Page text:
Maritime charity launches national poetry competition –

Maritime charity launches national poetry competition Published:  17 February, 2012

With sailors well renowned for waxing lyrical about their experiences at sea, one of the UKs oldest seafaring charities is hoping to embrace this inherent love of linguistic creativity by launching a national limerick competition to find the best seafaring poem in celebration of life at sea.

The Shipwrecked Mariners’ Society, which provides financial support and advice to retired seafarers in need, is launching its inaugural Seafaring Limerick Competition, set to be judged by the Bard of Barnsley and renowned English poet Ian McMillan, ahead of World Poetry Day on 21 March.

McMillan, who is poet-in-residence for English National Opera and a regular on Have I Got News For You? has strong maritime connections, with his father having served in the Royal Navy.

Being run in limerick form across social media platforms and via the charity’s website, participants are being encouraged to pen a five line poem about the ocean and the men and women who dedicate their lives to working at sea, and all the challenges this entails.

Britain’s continuing reliance on the sea is often overlooked, but 95 percent of all imports and 75 percent of exports are still transported by sea, with the £56 billion UK maritime sector – more than aerospace and agriculture combined – directly employing over 410,000 people.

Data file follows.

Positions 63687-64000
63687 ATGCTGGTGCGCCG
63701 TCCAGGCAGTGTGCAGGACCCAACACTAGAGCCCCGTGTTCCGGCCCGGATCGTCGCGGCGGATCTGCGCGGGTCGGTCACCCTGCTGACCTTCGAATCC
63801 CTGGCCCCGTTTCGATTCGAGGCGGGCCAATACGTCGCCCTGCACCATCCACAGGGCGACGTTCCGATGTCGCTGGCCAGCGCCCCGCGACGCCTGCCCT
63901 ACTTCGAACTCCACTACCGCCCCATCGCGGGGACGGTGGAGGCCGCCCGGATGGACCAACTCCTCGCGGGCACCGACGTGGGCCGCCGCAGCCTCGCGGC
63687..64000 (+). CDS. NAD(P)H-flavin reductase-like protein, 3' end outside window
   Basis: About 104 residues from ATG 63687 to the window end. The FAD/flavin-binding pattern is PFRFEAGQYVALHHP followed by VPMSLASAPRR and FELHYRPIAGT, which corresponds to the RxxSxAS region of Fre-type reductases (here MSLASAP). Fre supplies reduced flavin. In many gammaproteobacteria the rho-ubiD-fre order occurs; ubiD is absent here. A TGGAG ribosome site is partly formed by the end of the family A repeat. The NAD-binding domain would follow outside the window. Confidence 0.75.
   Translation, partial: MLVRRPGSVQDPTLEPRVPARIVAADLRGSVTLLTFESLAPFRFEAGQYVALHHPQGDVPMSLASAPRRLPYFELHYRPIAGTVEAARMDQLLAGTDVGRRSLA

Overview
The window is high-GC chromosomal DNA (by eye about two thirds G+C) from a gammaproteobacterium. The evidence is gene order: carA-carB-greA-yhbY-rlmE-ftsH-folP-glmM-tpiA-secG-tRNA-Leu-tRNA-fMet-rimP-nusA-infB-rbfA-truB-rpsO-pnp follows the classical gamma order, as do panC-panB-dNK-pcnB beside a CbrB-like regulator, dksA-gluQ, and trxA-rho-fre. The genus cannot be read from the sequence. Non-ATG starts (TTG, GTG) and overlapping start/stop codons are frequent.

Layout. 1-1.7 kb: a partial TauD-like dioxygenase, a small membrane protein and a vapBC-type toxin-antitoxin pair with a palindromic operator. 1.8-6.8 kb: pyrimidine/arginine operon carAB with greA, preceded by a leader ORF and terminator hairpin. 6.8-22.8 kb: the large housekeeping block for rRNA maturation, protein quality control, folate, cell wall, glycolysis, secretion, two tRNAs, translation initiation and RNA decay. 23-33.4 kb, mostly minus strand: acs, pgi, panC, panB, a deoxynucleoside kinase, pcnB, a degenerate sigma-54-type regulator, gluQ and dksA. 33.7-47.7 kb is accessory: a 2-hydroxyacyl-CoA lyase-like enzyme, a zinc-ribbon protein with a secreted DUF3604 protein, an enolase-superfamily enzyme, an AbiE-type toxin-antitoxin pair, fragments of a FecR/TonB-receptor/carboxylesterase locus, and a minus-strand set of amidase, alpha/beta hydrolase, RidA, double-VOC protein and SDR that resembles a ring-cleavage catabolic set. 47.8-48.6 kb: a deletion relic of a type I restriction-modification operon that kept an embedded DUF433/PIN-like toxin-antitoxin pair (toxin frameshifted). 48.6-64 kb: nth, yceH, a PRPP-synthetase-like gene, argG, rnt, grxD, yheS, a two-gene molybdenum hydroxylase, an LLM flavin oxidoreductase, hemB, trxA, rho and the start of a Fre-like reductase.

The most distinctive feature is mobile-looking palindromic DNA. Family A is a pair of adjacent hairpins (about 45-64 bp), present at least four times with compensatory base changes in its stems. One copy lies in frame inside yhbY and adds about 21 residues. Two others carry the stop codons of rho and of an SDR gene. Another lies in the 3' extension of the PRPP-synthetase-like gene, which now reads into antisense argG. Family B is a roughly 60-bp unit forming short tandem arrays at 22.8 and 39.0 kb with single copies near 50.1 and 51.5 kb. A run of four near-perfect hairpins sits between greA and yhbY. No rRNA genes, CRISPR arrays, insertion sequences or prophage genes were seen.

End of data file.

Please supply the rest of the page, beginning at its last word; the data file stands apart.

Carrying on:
Between 2010 and 2011 the Shipwrecked Mariners’ Society made regular and one-off grants in 2,644 cases to retired sailors and their families, amounting to over £1.5 million nationally. The number of requests it receives for support are anticipated to increase further in 2012.

Shipwrecked Mariners’ Society Chief Executive, Malcolm Williams, said: “We are delighted to be launching this new competition which in a fun way is designed to celebrate both life at sea and those who work day in day out with the ocean, whether, fishing its depths, protecting our shores or transporting the products we take for granted in our daily lives.

“Having someone with the talent and reputation of Ian McMillan to judge our winner is a great honour for the Society and is especially fitting given his own maritime connections. Every year we see cases of people that have dedicated so much of their lives to our seas and the society aims to support them in times of difficulty.  Their exciting lives should provide inspiration enough but should our budding poets need further help to get the creative juices flowing we also sell a volume of poems on our website entitled ‘Sunset and Evening Star’.”

The following limerick may provide budding bards with inspiration for their entry.

I caught a big crab on my line,

They said: “Hold it up,” I said: “Fine”

But then I yelled “Ow!”

And look at me now:

If you count my fingers – there’s nine!

World Poetry Day was established by the United Nations Educational, Scientific and Cultural Organization in 1999 to promote the reading, writing, publishing and teaching of poetry throughout the world.

To enter the competition and for more information visit or the Society’s Facebook page at

The competition is to write an original poem on a maritime subject in limerick form consisting of no more than five lines and with the first, second and fifth usually rhyming.  The deadline for entry is 5pm on Friday 9 March and the charity is offering an engraved barometer and video recording of the winning poem read by Ian McMillan as a prize.